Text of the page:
Duchenne muscular dystrophy (DMD) is too often considered as an affection of male children. Symptoms appear in early childhood, with a diagnosis made around 4, a time where the amount of muscle damage is already significant, preventing early therapeutic interventions that could be more efficient at halting disease progression. Thus, there is a critical need to better define DMD onset as well as its first manifestations, which could help identify early disease biomarkers and novel therapeutic targets.
We have used human induced pluripotent stem cells (hiPSCs) from DMD patients to model embryonic/foetal skeletal myogenesis, and compared their differentiation dynamics to healthy control cells by a comprehensive multi-omics analysis.
Transcriptome and miRnome comparisons combined with protein analyses demonstrate that hiPSC skeletal muscle differentiation 1) mimics known DMD phenotypes at the differentiation endpoint; 2) homogeneously and robustly recapitulates key developmental steps – mesoderm, somite, skeletal muscle – which offers the possibility to explore dystrophin functions and find earlier disease biomarkers; and 3) that the skeletal muscle precursors cells obtained with, are compatible with high-throughput experiments, thus increasing the capability of drug screening.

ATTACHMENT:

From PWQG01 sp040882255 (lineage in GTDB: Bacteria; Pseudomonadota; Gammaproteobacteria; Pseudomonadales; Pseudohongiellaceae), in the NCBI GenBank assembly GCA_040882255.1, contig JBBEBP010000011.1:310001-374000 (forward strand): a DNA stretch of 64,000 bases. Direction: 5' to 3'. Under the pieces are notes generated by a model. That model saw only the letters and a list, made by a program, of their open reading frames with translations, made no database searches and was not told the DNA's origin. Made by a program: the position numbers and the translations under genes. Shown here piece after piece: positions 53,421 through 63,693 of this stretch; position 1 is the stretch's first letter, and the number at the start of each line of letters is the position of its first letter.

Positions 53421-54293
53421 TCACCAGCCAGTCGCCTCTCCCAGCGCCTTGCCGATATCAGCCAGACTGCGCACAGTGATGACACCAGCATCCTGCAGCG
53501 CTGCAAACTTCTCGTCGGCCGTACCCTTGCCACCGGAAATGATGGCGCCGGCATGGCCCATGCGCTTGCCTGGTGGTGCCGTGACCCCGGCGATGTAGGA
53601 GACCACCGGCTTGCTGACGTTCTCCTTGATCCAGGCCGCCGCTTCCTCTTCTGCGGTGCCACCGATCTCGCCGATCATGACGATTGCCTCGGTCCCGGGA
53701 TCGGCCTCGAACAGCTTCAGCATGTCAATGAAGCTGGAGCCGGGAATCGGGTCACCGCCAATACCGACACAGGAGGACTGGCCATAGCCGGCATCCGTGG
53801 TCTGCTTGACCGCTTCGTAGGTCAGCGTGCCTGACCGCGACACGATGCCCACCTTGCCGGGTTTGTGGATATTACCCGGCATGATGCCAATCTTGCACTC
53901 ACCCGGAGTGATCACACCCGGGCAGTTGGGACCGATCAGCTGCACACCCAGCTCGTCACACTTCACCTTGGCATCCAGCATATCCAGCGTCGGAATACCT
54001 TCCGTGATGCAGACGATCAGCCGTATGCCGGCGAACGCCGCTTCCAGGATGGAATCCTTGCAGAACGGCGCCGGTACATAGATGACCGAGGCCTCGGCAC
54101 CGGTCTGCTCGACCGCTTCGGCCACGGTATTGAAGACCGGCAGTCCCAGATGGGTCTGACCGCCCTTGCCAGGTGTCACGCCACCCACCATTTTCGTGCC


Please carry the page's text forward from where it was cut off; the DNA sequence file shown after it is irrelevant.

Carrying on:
Moreover, our data strongly argue for an early developmental manifestation of DMD whose onset is triggered at the somite stage before the entry into the skeletal muscle compartment. And we describe fibrosis as an intrinsic feature of skeletal muscle cells that also starts early during myogenesis. Dystrophin functions during development need to be reconsidered.
For more information on this talk or iStem’s visit to Oxford, please visit: www.onmc.ox.ac.uk/events/seminar-human-ipscs-dmd-onset-mechanisms-therapies-development